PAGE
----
We demonstrate that it is feasible to diacritize Hebrew script without any human-curated resources other than plain diacritized text. We present NAKDIMON, a two-layer character level LSTM, that performs on par with much more complicated curation-dependent systems, across a diverse array of modern Hebrew sources.
In this work we present a state of the art in the area of Computational Creativity (CC). In particular, we address the automatic generation of literary sentences in Spanish. We propose three models of text generation based mainly on statistical algorithms and shallow parsing analysis. We also present some rather encouraging preliminary results.
This paper presents a method of stemming for the Arabian texts based on the linguistic techniques of the natural language processing. This method leans on the notion of scheme (one of the strong points of the morphology of the Arabian language). The advantage of this approach is that it doesn't use a dictionary of inflexions but a smart dynamic recognition of the different words of the language.
We summarize the accomplishments of a multi-disciplinary workshop exploring the computational and scientific issues surrounding the discovery of linguistic units (subwords and words) in a language without orthography. We study the replacement of orthographic transcriptions by images and/or translated text in a well-resourced language to help unsupervised discovery from raw speech.
We discuss how to control outputs from deep learning models of text corpora so as to create contemporary poetic works. We assess whether these controls are successful in the immediate sense of creating stylo- metric distinctiveness. The specific context is our piece The Character Thinks Ahead (2016/17); the potential applications are broad.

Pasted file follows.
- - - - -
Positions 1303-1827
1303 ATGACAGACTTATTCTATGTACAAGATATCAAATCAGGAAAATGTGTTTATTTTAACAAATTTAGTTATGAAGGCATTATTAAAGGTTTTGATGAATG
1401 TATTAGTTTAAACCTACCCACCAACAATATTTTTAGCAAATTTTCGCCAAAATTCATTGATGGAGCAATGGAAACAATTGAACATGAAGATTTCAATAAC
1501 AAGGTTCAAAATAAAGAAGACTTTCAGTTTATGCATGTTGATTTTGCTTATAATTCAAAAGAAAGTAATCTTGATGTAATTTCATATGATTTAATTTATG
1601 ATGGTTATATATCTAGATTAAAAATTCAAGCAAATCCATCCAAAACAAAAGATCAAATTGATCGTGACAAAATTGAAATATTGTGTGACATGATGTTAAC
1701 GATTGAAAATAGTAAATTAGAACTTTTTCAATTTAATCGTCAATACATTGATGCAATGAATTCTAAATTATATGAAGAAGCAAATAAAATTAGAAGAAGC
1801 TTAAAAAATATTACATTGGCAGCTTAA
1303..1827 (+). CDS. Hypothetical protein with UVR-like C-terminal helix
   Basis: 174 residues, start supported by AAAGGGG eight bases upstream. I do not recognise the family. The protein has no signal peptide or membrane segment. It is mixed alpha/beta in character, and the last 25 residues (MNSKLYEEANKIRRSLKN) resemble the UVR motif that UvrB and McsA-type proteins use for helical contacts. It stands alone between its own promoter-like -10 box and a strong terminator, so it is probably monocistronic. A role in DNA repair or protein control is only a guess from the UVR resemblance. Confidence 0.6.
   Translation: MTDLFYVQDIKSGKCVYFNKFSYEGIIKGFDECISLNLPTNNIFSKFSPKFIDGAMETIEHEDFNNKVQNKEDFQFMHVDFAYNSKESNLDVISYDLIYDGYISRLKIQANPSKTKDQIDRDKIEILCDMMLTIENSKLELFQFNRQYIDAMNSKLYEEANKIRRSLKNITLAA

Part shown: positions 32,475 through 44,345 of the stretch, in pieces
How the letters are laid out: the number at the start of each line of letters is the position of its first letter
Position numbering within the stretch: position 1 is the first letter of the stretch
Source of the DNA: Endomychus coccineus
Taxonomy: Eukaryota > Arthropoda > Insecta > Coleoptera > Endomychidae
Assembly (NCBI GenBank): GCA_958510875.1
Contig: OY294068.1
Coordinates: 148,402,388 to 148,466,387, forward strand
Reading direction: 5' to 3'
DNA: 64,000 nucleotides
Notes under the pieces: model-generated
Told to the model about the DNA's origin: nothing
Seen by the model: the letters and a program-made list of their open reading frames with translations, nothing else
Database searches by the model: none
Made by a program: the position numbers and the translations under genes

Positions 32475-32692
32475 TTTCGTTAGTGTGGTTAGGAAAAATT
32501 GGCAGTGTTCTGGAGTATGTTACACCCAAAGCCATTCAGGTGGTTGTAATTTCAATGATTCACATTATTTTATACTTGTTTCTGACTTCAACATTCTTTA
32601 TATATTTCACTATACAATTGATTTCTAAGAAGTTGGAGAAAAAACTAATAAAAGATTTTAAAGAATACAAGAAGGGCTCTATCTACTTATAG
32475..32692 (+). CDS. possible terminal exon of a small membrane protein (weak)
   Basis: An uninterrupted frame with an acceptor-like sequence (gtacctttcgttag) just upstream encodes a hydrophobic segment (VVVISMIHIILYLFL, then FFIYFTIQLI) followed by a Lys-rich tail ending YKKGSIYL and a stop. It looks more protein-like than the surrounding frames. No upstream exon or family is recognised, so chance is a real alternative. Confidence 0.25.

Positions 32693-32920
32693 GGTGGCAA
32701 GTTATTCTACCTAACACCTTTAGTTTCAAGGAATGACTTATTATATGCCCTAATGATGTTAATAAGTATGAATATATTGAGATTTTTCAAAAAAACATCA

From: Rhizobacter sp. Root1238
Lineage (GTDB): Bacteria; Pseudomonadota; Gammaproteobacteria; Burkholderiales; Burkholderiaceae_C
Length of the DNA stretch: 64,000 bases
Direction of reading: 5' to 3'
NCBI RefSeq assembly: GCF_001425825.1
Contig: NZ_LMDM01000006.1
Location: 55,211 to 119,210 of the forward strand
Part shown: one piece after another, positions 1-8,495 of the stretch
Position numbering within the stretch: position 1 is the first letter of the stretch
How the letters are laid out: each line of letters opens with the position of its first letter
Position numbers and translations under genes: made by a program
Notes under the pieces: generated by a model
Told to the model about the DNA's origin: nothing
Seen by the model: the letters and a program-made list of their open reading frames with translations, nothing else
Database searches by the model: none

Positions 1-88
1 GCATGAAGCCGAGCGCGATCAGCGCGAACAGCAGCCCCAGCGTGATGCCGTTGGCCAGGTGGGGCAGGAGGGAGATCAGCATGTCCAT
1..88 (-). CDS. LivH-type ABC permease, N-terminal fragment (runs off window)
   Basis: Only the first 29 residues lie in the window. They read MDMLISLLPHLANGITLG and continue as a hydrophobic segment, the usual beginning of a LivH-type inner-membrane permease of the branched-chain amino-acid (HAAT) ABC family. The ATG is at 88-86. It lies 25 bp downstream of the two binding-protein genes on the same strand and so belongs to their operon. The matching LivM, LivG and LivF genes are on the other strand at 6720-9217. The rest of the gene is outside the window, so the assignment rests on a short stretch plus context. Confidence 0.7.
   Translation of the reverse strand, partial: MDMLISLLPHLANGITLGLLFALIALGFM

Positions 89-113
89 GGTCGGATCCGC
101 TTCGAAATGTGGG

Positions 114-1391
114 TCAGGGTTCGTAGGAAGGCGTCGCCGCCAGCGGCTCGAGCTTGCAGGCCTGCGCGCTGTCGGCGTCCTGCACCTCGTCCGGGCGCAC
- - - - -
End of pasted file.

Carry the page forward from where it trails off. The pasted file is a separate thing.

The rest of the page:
We describe the course of a hackathon dedicated to the development of linguistic tools for Tibetan Buddhist studies. Over a period of five days, a group of seventeen scholars, scientists, and students developed and compared algorithms for intertextual alignment and text classification, along with some basic language tools, including a stemmer and word segmenter.
This paper is devoted to present the Mathematics Grammar Library, a system for multilingual mathematical text processing. We explain the context in which it originated, its current design and functionality and the current development goals. We also present two prototype services and comment on possible future applications in the area of artificial mathematics assistants.
ICE-Talk is an open source web-based GUI that allows the use of a TTS system with controllable parameters via a text field and a clickable 2D plot. It enables the study of latent spaces for controllable TTS. Moreover it is implemented as a module that can be used as part of a Human-Agent interaction.
This paper presents a versatile technique for the purpose of feature selection and extraction - Class Dependent Features (CDFs). We use CDFs to improve the accuracy of classification and at the same time control computational expense by tackling the curse of dimensionality. In order to demonstrate the generality of this technique, it is applied to handwritten digit recognition and text categorization.